Flexor Tendon Sheath

Scenario

47YO gardener presenting 1 week after getting a thorn stuck in their finger. The affected finger is red hot and swollen and held in a fix flexion position.

I would approach this patient according to CRISP/ALS principles.

I would start of by checking the patients observations to ensure they were stable and not clinically septic.

I would then take a focused history and examination.

Pertinent features in the history would be: mechanism of injury/previous trauma, hand dominance, occupation/hobbies, walking aids, immunosuppression, constitutional symptoms, pain/erythema/swelling, smoking status. NBM status and allergies.

On examination I would look for: pain/erythema, NVI, Kanavel’s sings, axillary lymphadenopathy and tracking erythema.

I would take full trauma bloods and CRP and an X-Ray to RO foreign body.

Management would be washout and antibiotics

Kanavel’s signs

  • Fusiform swelling (97%)
  • Finger held in fixed flexion (69%)
  • Pain on palpation of flexor tendon sheath (65%)
  • Pain on extension/stretch of the flexor tendon sheath (72%)

In an appropriately marked, consented and anaesthetised individual. I would complete a WHO checklist.

Patient would be supine with an arm board.

Incision would be via a Bruner’s for open or 2 incisions: one over the A1 pully (5mm from palmar crease of finger) and one over the A5 pully (DIP crease)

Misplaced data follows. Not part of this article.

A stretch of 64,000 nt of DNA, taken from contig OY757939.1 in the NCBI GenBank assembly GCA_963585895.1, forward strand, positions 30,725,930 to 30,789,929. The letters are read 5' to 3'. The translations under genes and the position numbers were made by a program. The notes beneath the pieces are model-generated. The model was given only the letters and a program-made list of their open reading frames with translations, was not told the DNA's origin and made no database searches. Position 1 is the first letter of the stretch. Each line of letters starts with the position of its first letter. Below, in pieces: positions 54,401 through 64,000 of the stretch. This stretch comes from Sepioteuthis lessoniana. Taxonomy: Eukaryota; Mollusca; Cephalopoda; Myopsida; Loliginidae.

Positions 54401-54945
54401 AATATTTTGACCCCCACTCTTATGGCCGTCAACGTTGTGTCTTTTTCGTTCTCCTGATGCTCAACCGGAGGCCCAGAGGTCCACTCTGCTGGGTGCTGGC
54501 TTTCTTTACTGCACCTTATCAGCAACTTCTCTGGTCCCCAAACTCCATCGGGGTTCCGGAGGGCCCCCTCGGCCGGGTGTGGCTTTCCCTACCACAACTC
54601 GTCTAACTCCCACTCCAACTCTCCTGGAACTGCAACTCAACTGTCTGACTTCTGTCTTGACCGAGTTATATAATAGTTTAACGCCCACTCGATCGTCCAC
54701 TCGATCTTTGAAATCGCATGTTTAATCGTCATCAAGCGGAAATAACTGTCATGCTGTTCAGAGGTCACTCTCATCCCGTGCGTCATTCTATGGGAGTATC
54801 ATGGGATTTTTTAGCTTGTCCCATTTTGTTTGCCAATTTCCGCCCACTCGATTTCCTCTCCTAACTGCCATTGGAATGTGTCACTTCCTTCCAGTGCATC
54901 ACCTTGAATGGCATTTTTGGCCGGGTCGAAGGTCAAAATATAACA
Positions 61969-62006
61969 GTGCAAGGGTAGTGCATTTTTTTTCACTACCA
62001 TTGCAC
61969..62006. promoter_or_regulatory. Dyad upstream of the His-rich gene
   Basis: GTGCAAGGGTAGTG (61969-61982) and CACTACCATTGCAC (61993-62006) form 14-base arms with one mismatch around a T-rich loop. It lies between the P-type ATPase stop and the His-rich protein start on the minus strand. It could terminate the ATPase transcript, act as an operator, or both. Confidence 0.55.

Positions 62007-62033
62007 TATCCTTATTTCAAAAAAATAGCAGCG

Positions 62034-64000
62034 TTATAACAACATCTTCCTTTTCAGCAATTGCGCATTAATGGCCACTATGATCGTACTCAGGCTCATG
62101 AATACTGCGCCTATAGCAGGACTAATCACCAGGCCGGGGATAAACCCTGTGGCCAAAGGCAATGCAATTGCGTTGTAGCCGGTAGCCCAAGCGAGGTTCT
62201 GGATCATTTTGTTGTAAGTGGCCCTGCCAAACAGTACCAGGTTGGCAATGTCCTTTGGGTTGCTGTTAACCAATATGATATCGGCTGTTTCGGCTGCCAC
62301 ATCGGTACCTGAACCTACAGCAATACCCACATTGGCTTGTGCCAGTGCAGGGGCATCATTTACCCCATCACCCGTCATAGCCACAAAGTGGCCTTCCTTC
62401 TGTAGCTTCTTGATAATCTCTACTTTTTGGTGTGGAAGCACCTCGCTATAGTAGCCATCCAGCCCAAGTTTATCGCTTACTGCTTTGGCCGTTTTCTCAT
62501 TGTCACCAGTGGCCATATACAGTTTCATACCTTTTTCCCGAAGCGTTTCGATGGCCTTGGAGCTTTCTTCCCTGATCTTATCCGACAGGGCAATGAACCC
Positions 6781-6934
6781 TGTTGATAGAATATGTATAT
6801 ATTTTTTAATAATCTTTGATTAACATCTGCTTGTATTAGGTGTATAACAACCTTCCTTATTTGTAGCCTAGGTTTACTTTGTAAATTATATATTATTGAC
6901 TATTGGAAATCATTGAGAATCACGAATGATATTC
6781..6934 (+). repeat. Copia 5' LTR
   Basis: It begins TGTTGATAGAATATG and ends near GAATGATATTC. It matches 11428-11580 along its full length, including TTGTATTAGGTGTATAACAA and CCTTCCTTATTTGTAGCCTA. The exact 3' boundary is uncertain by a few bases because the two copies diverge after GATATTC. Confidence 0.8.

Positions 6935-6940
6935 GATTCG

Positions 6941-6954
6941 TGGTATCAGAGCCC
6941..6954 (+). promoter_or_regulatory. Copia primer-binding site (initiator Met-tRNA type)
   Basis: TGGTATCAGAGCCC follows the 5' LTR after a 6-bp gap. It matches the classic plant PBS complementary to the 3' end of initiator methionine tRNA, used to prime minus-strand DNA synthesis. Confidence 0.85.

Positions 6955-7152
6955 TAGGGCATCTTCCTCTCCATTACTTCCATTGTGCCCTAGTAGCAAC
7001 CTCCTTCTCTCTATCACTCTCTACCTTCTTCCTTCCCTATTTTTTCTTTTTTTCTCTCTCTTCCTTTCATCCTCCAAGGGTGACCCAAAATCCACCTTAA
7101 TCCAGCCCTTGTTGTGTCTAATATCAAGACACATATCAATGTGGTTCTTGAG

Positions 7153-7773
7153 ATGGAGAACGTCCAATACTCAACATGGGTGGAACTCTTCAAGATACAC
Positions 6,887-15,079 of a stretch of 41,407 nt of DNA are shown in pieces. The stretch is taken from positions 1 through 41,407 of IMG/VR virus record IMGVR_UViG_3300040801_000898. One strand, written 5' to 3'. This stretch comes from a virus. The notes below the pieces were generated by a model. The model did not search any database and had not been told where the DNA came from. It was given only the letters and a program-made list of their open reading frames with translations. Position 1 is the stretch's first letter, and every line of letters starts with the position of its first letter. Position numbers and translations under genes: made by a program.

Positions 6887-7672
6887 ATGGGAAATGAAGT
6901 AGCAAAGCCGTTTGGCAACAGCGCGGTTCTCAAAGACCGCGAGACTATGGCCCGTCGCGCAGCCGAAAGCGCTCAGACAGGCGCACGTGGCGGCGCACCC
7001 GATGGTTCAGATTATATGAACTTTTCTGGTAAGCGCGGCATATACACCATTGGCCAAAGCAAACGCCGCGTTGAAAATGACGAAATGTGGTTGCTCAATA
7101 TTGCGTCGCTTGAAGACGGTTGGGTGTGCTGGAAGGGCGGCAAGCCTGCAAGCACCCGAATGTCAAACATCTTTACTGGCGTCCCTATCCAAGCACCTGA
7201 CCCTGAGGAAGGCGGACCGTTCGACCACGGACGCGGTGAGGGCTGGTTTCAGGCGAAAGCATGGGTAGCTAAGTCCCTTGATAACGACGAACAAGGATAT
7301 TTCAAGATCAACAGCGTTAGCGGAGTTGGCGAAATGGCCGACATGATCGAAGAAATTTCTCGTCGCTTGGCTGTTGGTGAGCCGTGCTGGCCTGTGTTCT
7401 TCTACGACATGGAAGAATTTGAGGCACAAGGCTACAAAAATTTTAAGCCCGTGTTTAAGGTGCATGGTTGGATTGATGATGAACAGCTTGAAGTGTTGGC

Dissect down to the flexor tendon sheath and insert angiocath.

Take cultures

Washout with normal saline.

Dressing with wool and crepe, high elevation in Bradford sling

Septic shock

Infection leads to spread along the sheath causing tendon adhesions leading to stiffness and potential tendon rupture

Synovial fluids provide nutrition and lubrication to tendons

Prevent bow-stringing

Flexor sheath contains synovial fluids

Thumb has its own flexor sheath communicates with the common flexor sheath in 50% of individuals at the wrist.

The ulnar bursa consists of the tendons of the flexor digitorium superficialis and digitorum. It ends half way down the Metacarpals blindly for the 2nd, 3rd and 4th digit. These fingers have a second terminal parts of the flexor digitorum sheath.

The ring finger has a continuous tendon sheath.